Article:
Judge suspends school mask ban in Oklahoma


OKLAHOMA CITY – A judge on Wednesday approved a temporary injunction that will put the Oklahoma man on hold on school mask warrants.

Oklahoma County District Judge Natalie Mai granted the injunction on Senate Bill 658 which came into effect in July because the ban applied to public schools but not private schools.

Mai ruled Wednesday’s hearing likely would have ended without a challenge to the law if it also applied to private schools.

The injunction will not take effect until next week.

Oklahoma Gov. Kevin Stitt reacted to the ruling as a victory after the judge said any school mask requirement must have an opt-out option for parents under that law.

Oklahoma State Medical Association president Dr. Mary Clarke released a statement saying the decision is only the “first step” in helping local schools.

“We are satisfied with the outcome of today’s hearing; However, this is only a first step in ensuring that our schools maintain local control and can choose the best path for their students, teachers and staff.

It’s important to remember that while we’ve seen how easily COVID can spread in schools, the virus doesn’t stay within school walls. For every student who is infected, there is a risk of additional infections among their friends, family and the community.

We must all do our part to keep the community safe. This includes giving our schools and businesses the freedom to develop mitigation efforts that can slow the spread of this terrible virus. “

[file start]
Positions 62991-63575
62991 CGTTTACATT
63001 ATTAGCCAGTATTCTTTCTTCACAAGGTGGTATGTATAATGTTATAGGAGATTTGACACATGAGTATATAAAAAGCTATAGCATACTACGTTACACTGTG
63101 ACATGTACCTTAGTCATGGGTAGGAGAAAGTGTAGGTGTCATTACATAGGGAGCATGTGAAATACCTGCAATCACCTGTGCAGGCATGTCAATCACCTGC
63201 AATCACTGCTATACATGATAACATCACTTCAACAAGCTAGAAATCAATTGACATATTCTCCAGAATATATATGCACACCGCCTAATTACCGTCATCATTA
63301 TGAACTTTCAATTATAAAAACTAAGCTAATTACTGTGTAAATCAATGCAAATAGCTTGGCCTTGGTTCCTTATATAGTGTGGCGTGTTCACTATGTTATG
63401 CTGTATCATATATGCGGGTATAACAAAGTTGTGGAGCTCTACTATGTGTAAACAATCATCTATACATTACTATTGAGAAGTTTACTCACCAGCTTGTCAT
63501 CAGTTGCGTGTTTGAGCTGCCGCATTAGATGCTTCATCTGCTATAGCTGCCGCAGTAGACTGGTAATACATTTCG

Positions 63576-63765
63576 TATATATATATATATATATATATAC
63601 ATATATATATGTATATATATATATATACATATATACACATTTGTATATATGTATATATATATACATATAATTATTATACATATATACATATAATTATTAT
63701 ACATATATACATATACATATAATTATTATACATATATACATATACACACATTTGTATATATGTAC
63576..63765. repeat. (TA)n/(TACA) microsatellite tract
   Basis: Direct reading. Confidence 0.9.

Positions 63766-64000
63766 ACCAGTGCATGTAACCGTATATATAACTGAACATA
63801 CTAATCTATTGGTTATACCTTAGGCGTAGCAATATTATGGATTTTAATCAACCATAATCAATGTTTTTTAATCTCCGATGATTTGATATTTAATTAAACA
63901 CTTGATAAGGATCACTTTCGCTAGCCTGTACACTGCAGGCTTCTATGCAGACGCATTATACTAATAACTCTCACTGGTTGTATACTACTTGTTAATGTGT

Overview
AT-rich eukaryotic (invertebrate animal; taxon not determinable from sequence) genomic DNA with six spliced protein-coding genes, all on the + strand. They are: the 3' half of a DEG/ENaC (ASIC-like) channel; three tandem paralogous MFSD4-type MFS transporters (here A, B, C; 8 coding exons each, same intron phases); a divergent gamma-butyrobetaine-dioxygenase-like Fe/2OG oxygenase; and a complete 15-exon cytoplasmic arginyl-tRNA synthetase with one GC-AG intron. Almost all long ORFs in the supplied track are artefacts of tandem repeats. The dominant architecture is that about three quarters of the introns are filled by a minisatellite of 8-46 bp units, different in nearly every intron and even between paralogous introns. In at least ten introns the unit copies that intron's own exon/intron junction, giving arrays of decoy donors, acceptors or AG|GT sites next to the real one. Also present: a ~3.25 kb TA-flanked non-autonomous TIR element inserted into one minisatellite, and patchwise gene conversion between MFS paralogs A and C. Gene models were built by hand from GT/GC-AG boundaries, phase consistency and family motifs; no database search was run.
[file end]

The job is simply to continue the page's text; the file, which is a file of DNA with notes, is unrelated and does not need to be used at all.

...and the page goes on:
President of the Oklahoma State Medical Association Mary Clarke, MD

Several Oklahoma school districts had already adopted differently worded versions of the mask requirements, most following the judge’s opinion that they should provide an opt-out option for parents.

Tulsa Public Schools released the following statement after Wednesday’s decision:

“We are aware of the court ruling today and will continue to understand the intersection between the law and our safety protocols. In Tulsa public schools, masks will be worn by all people, to the except those with approved exemptions. Our district remains confident that our mask protocol is compliant with the law. This virus is currently ravaging our state and inflicting immeasurable damage on people in our community. Our district will continue to do whatever we do. can to protect the health of our students and team members and keep our students learning in person.

Most importantly, we continue to work closely with the Tulsa Health Department and medical advisors to ensure that our multi-level safety practices remain closely aligned with the most recent guidance and research from healthcare professionals. . Visit www.tulsaschools.org/safety for more information on our COVID-19 safety practices. “

Tulsa Public Schools

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